Review recommends exempting small organizations from documenting accessibility measures
The Accessibility for Manitobans Act became law in 2013 with the aim to identify, prevent and remove barriers that people with disabilities face. (File image.)
An independent review of the Accessibility for Manitobans Act is recommending that small organizations be exempt from documenting their accessibility measures, policies and practices.
“The review’s recommendations will help inform how the province will continue to improve accessibility and remove barriers,” said Families Minister Heather Stefanson in a news release.
The focus of the review, carried out by Theresa Harvey Pruden, was on work that’s been done since the legislation was put in place and the structures that support its implementations.
Harvey Pruden held consultations with service providers, Manitobans with disabilities, organizations impacted by the laws, as well as members of the accessibility advisory council.
Some of the recommendations following the review include: bettering the process of developing accessibility standards; improving efforts to increase the awareness of the act; and creating tools to help with implementing accessibility standards.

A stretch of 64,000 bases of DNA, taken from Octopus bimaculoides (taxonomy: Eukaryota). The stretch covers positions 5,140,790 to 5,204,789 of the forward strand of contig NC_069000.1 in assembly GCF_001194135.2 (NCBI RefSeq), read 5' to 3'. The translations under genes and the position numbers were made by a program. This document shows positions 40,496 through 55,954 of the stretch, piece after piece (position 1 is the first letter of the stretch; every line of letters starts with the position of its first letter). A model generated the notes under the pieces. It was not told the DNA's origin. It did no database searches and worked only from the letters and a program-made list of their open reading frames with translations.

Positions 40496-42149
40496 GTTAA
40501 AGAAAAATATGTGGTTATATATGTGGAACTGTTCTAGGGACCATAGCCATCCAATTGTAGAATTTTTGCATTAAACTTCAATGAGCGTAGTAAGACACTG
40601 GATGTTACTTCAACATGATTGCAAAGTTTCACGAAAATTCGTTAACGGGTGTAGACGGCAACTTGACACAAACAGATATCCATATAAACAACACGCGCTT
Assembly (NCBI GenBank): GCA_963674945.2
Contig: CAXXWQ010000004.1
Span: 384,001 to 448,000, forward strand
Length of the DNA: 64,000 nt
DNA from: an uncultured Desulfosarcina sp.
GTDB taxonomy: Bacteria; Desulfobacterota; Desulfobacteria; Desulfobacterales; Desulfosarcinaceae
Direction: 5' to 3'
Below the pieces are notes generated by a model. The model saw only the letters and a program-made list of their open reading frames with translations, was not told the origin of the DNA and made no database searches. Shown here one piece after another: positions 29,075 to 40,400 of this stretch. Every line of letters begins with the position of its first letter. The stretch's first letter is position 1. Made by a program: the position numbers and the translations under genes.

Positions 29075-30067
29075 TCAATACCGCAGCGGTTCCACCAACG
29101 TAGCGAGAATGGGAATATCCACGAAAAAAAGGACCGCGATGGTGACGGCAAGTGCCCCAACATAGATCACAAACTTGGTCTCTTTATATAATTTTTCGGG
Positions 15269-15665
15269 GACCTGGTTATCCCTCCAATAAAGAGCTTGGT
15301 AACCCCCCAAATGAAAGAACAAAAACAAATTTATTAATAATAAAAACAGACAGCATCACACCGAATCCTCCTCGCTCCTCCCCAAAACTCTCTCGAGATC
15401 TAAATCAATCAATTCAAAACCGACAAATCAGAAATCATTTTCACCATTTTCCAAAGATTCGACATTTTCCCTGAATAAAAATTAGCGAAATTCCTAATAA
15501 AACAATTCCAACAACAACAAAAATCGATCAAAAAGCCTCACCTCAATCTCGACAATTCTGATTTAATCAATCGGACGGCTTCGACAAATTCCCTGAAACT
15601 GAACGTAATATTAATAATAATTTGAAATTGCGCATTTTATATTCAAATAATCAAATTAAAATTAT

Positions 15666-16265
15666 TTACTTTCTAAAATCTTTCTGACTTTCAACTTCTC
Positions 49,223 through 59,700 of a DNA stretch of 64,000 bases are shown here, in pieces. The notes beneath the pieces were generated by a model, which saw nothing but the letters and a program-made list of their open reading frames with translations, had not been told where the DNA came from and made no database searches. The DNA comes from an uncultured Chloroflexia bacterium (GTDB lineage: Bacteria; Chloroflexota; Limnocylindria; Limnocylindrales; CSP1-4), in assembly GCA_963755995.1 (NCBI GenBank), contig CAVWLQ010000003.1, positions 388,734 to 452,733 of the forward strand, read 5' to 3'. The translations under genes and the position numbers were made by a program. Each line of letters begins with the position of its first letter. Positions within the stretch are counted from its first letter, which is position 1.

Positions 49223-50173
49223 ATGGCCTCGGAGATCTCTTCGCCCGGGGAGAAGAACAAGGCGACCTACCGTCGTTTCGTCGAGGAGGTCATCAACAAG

“There is evidence that stakeholders, government, businesses, municipalities, public-sector organizations, non-profits and citizens have embraced the concept of maximizing accessibility for all Manitobans and have embarked on the journey to full implementation of the AMA,” said Harvey Pruden in the release.
The Accessibility for Manitobans Act became law in 2013 with the aim to identify, prevent and remove barriers that people with disabilities face.
Stefanson said the province is committed to moving ahead with many of these recommendations.